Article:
Monday, 13 December 2021

A reflection in ‘Studies’ on
the crises in Afghanistan
following the fall of Kabul

The current edition of ‘Studies’ includes my paper, ‘A Reflection on the Crises in Afghanistan following the Fall of Kabul’

Patrick Comerford

I am honoured to find that my paper reflecting on the fall of Kabul and the Taliban takeover of Afghanistan is published in the current issue of Studies: An Irish Quarterly Review (Vol 110, No 440, Winter 2021, pp 458-469).

Studies is a scholarly quarterly Irish journal published by the Irish Jesuits through Messenger Publications. It was founded in 1912, and examines Irish social, political, cultural and economic issues in the light of Christian values and explores the Irish dimension in literature, history, philosophy and religion.

My paper in the current edition of Studies is ‘A Reflection on the Crises in Afghanistan following the Fall of Kabul.’

The fall of Kabul in recent months and the completion of the Taliban takeover of Afghanistan in August have created a multiplicity of crises and have had repercussions in many areas of life in Ireland.

In his editorial, the new editor of Studies, Dermot Roantree describes this as a ‘wide-ranging reflection on Afghanistan in the aftermath of the fall of Kabul.’ He adds: ‘What his fascinating stories, anecdotes, and historical explanations all serve to impress is that Afghanistan is very much more pluralist, complex, and culturally rich than people may imagine, and that it has always been part of the greater ‘Euro-Med’ world.’

This issue of Studies also includes a series of essays by the ‘COVID-19 Law and Human Rights Observatory,’ established by the Law School of Trinity College Dublin to analyse and explain Ireland’s legal response to the pandemic. These essays focus on some of the challenges that were navigated and the principle lessons to be learnt for the future, whether for a future public health crisis or more generally.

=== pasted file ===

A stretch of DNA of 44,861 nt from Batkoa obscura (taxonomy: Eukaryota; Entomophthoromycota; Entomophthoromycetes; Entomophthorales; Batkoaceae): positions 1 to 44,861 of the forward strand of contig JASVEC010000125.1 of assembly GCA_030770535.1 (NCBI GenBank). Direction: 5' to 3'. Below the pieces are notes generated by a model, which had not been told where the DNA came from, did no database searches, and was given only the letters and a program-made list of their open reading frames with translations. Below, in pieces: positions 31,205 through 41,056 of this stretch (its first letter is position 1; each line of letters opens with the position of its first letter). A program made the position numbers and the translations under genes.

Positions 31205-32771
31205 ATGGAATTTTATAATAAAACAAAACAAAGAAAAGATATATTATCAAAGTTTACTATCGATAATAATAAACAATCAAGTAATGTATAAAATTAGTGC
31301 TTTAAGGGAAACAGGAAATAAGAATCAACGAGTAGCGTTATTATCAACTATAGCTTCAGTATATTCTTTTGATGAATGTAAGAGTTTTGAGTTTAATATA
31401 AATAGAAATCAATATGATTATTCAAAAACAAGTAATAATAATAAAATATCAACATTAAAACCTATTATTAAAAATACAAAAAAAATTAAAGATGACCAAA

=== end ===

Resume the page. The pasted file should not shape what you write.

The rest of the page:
Alan Brady and James Rooney look at ‘Lockdowns and the Right to Education in Ireland’; Conor Casey and Oran Doyle examine ‘Law and Human Rights’; and Conor Casey, Oran Doyle and David Kenny write on ‘The Irish State’s COVID-19 Response and the Rule of Law: Causes for Concern.’ Professor Oran Doyle and Dr Conor Casey, provide a separate introduction to their work.

In her paper, Patricia Brazil looks at ‘Direct Provision in a Time of Pandemic.’ There are papers too by Hilary Hogan, Mark Bell, and Romy Dawson (‘Rural and Pastoral Themes in Heaney’s Poetry’). In his essay on ‘The ‘rapidification’ of modern life’, Professor Mark Bell draws attention to Pope Francis’s promotion of ‘integral ecology’ in Laudato Si’, specifically with respect to the need for rest and for creating quiet space for dialogue and ‘serene reflection’.

Father Bruce Bradley was the editor of Studies for 10 years, from 2011 until just a few months ago. Dermot Roantree is the first lay person to hold the post.

Studies was launched by the Irish Jesuits in March 1912, intended to reach as wide a readership as possible. Its first Foreword said its objective was to be ‘a Review which would give publicity to work of a scholarly type, extending over many important branches of study, and appealing to a wider circle of cultured readers than strictly specialist journals could be expected to reach’.

The journal had a distinctive Irish and religious viewpoint but the subjects it covered ranged widely, comprising – to cite the original prospectus once more – literature, history, philosophy, sociology, education and science. As Professor Bryan Fanning wrote in his recently published anthology of the best of Studies over its first century of publication, ‘In 1912 Catholic intentions hardly needed to be advertised’. It was to be ‘catholic’ in both senses.

The survival of Studies into a second century of existence makes it almost unique among Irish publications. Today, it describes its purpose as examining ‘Irish social, political, cultural and economic issues in the light of Christian values’ and exploring ‘the Irish dimension in literature, history, philosophy and religion.’

● Patrick Comerford, ‘A Reflection on the Crises in Afghanistan following the Fall of Kabul,’ Studies: An Irish Quarterly Review (Vol 110, No 440, Winter 2021, pp 458-469)

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